MRT have their digital map with one of the layers that can be chosen being one that shows historical mineral finds including alluvial gold (and tin), but what are people’s experiences with the alluvial gold finds - are there a lot more rivers and creeks with alluvial gold than are shown on their map, or have they pretty much captured every site that the old timers found alluvial gold? The map is here for those that haven’t seen it https://www.mrt.tas.gov.au/mrt_maps/app/list/map?bmlayer=3&srs=EPSG:4283&layers=920,873
The MRT mineral locations dataset is not actually one of mineral occurrences but of mineral deposits. The important differentiation between occurrences and deposits is that (especially with alluvial occurences) for MRT to call something a deposit it must have either a defined deposit (duh) or historical workings.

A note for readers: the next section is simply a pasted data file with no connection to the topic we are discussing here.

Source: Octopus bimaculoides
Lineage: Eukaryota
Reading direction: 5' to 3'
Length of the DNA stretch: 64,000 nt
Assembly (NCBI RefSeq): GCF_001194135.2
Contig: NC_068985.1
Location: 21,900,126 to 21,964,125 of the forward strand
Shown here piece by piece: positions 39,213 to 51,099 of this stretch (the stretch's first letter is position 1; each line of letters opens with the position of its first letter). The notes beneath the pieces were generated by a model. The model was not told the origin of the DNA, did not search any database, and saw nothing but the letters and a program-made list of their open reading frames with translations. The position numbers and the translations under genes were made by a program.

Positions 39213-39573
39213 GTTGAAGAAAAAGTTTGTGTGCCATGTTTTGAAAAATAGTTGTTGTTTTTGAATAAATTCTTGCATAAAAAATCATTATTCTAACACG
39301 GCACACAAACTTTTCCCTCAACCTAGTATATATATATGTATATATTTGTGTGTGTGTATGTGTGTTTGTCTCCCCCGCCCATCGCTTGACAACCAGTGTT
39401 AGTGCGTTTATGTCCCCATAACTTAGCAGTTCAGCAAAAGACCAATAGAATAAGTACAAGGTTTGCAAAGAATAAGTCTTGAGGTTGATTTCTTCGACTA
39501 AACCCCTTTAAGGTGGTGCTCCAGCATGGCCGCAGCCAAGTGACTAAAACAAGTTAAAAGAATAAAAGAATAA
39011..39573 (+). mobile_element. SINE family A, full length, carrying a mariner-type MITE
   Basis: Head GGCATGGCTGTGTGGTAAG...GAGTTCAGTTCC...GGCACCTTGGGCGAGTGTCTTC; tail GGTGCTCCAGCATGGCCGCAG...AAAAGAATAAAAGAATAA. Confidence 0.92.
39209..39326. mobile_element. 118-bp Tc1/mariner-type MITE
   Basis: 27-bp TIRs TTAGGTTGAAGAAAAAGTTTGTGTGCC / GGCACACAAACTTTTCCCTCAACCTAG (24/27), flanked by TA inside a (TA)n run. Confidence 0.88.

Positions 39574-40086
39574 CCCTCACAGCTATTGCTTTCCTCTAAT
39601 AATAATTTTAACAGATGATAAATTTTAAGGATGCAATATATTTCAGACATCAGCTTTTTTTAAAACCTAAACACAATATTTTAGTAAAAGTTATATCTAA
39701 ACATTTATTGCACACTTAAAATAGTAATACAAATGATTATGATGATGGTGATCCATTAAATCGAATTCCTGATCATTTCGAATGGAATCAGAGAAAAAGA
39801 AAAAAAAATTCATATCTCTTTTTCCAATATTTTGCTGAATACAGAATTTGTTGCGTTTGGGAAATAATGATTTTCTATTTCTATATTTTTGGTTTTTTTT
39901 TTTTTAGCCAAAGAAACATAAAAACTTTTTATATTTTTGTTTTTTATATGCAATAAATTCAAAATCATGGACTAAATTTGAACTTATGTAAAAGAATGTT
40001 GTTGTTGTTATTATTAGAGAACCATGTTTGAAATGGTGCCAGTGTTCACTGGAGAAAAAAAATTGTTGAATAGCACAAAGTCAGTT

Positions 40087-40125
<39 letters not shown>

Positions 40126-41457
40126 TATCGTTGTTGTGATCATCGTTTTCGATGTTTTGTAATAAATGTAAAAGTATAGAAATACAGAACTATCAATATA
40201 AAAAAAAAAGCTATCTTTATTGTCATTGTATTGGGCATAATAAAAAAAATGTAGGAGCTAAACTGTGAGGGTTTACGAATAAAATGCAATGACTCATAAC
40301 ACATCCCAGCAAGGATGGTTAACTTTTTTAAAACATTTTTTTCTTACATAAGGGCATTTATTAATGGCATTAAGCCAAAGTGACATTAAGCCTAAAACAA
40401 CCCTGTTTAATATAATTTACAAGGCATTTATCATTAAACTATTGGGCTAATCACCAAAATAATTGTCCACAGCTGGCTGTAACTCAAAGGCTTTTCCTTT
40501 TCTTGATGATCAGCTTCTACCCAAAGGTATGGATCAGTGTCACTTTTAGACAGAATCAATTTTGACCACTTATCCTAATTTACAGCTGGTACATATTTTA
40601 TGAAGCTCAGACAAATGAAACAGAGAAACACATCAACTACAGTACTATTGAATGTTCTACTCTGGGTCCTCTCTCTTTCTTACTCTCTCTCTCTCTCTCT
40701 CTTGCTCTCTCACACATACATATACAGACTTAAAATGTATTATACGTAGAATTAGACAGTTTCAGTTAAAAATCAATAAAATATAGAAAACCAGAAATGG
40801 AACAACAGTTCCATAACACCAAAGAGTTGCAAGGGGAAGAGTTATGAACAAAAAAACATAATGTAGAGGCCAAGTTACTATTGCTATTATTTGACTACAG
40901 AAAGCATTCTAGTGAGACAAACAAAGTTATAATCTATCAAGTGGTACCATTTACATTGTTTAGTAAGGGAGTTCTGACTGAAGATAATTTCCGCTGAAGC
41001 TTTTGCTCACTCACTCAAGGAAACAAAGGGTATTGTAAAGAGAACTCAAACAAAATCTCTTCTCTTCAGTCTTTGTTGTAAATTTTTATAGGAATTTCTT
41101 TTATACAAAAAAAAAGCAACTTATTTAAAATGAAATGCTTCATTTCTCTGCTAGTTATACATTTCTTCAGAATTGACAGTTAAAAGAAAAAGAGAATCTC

This means some known gold bearing creeks are not shown in the database because there is no document that says there were old timer’s workings there. Modern exploration has stream sampled a significant percentage of prospective creeks in Tasmania but almost none of the anomalies produced (a good portion of which have noted visible gold in pan/rock) have made into into the MRT database due to that they represent an occurrence rather than a deposit. I’ve personally combed a huge amount of MRT’s documents (and Trove’s) and have created a personal database of gold bearing creeks which I use instead, which contains perhaps ~2 times more creeks than MRT’s, although the vast majority are tributaries that would logically be expected to be gold bearing.
As for the veracity of existing occurrences, most are pretty good, although a small handful cite documents that have directly contractionary information. Some also cite incredibly vague statements: “the land owner recalls his father reminiscing about some gold workings in the 30s”.
Basically, do your own research, MRT’s deposits is a good place to start but there’s a bit more to it, but nothing can beat time in the field.
Many thanks qmot for that detailed explanation. As you said it looks like time in the field is going to find the gold.